A piece of hell on Earth

So this is it. This is what death feels like. I'm in hell. Had I been able to be a little more patient, a little less sarcasm, I would certainly not have ended up here. Too late for tears for spoken words, farewell cannot be reversed. Scorching heat, the sun's rays of purgatory, descend on me like flames. No fuss around me, just an oppressive, stuffy silence. Yes, there are sounds, no human living beings, no voices. Noise, crackling, rustling. It whizzes and swirls in my head. Like being surrounded from all sides with crying whines, feline screams, snarling tones. Presumably from afterlife ghosts, demons, no paradisiacal angels, no lovely Garden of Eden residents.

Physically, everything seems to be functioning, I still feel all parts of my body. Shoots of pain keep attacking me and my mind is unable to imagine the recognizable pains. The positive thinking, which made me so strong, has let me down. Hence my suspicion of having ended up in hell. Slowly I come to my positives. The pain is getting worse, more unbearable, I open my eyes, the bright rays of the sun dazzle me. Blinking desperately, I tried to endure the light, getting used to the brightness. Before my eyes, the sounds are evident. The swirling and whizzing comes from the endless sea. It exudes calm, gently rolling waves. The wind between the palm tree leaves causes noise, birds flying over scream. I don't know where the other sounds came from, I don't see them, don't hear them anymore.

My ability to observe sees a paradisiacal environment. Rationally thinking an island, possibly even uninhabited. The silvery sand runs in a semicircle curve. Now that I've absorbed the environment I'm in, I'm refocusing on my physical presence here.

How do I get here? What happened? Where do those shoots of pain come from?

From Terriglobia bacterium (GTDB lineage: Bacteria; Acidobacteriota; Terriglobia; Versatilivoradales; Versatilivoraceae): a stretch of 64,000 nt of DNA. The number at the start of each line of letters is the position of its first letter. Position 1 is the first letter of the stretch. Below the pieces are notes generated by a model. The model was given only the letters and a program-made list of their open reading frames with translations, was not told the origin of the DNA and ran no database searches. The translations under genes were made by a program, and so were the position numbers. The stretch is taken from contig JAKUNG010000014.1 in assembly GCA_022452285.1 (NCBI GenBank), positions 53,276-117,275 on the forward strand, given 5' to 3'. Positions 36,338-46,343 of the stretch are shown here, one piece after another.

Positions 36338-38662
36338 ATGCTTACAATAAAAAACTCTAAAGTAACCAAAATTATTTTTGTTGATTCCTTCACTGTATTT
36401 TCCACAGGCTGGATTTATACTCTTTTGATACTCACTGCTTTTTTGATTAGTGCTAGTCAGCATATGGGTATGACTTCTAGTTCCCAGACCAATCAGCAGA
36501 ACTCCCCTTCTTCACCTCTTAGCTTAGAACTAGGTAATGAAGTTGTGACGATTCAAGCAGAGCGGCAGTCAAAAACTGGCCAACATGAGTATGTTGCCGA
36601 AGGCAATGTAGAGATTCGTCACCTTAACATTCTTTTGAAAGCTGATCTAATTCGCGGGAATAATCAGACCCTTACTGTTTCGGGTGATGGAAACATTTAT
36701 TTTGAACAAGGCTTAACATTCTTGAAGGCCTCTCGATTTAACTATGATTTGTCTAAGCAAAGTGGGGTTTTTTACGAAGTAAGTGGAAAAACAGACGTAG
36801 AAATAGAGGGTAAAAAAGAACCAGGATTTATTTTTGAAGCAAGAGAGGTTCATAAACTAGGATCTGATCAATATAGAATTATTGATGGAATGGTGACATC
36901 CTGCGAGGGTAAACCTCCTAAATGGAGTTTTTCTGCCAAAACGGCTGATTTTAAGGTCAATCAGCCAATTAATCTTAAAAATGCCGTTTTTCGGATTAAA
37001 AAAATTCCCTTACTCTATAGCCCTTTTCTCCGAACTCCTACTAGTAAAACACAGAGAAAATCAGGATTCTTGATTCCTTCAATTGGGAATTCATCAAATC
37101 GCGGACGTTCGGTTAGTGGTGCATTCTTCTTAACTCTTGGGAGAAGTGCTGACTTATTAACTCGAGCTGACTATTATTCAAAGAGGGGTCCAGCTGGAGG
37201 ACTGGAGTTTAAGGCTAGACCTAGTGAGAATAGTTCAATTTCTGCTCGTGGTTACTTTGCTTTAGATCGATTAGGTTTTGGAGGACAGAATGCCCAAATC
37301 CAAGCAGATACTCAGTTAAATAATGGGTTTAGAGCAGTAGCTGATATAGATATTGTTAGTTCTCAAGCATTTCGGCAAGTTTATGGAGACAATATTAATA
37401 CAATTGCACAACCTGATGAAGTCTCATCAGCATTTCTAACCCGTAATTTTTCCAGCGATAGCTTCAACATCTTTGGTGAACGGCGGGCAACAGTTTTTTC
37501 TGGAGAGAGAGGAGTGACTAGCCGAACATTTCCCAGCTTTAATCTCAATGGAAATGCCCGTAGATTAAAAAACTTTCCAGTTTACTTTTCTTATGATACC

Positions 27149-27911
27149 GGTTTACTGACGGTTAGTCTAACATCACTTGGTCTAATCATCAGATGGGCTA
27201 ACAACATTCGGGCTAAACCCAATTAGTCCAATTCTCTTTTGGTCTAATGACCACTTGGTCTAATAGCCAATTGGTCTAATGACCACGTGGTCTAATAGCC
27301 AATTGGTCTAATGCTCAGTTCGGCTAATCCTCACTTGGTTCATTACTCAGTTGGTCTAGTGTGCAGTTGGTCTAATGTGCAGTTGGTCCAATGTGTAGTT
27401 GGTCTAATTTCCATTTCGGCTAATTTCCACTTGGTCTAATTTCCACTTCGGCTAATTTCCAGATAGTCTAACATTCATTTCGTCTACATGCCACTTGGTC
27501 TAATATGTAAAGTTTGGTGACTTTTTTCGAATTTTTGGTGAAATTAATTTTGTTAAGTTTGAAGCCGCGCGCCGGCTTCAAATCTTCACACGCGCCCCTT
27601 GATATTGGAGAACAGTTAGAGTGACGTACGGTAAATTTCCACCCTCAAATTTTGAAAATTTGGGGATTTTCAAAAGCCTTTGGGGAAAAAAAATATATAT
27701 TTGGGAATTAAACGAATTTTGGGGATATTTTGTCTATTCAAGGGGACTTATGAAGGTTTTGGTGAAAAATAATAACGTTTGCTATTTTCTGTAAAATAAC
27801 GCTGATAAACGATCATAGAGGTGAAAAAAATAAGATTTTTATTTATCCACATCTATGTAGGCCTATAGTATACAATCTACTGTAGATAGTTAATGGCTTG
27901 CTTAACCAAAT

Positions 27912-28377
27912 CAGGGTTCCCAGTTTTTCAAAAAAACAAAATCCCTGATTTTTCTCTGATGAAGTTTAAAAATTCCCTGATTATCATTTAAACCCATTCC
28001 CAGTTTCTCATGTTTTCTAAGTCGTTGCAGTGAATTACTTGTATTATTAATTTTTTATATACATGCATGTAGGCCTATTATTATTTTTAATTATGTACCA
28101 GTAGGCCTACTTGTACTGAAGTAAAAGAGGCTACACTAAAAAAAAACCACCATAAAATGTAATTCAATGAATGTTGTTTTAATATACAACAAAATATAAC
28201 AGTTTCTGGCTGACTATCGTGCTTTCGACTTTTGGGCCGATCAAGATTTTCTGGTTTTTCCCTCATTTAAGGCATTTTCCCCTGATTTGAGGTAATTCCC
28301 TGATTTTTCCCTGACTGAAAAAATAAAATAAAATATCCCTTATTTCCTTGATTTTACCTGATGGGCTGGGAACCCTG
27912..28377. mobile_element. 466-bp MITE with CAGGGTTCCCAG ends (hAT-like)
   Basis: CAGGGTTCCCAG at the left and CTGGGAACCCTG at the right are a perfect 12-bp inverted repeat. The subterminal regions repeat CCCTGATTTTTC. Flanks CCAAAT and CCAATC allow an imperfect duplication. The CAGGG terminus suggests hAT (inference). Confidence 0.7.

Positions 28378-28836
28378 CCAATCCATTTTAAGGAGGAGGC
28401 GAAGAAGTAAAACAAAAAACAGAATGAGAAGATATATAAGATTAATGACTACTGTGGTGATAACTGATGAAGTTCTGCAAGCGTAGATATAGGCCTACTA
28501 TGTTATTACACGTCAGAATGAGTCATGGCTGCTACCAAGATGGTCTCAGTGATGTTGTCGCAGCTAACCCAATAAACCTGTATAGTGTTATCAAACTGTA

I'm focusing somewhat on discovering the damage to myself. It is difficult. My right leg was always weak and sore, but my left leg? The fright hits me around my heart when I look at the battered part of the body. From the top of my thigh to the middle of my calf, the skin is completely torn open.

Flurries of the effects of past seasickness are coming to defy my memory. I stand alone on the east side of the ship, bend over the railing to dump my stomach contents into the sea. A sudden dizziness makes me lean too far. The wind is not favourable to me, no one hears my scream. When knocking overboard, I feel a sharp pain in my leg, the roughness from the outside of the railing has completely ripped it open. I hallucinate, I die drowning? Apparently, I have lost consciousness, because from that moment on, the memories stop.

So this is it. This is what death feels like.


Small accumulated annoyances had underpinned my decision to take a break. Away from everything. I wanted to be able to enjoy the man on the couch watching TV footage slumped over, while listening to his favorite radio show. Invariably my warning ~Voeten van die salontafel, je schopt bijna de waxinekaarsjes eraf~ negerend. I wanted to be able to appreciate his jokes again, laugh at his silly apples-to-pear comparisons.

Be able to bear the desire for patience before my daughter grew. The child who gave a plant in the windowsill drop by drop of water with great caution was rewarded by me with: “Be careful, you're still drowning it” I used to be able to smile endearingly at her accuracy. Now it annoyed me. The cruise was a unique opportunity to recharge.

When I left, I gave her a cellphone.

“Why, mom? It's not my birthday, right”

“As a farewell gift”

With her stuffed animal clasped in her arms, she looked at me with big, anxious eyes.

“Will you never come back, will you stay away forever”

“Yes, forever”

The sarcastic response was out before I knew it. I wiped dry the swelling tears in her eyes with a paper towel. I used to kiss them tenderly. Reassuringly assured her that mom was just joking. The cruise was unavoidable, I really needed to get away.

Tormented by memories of home, I realize that the way back is no longer there. The island is my reward, my well-deserved hell on Earth. With the last words spoken to my own child, I've written myself off. Yes, forever.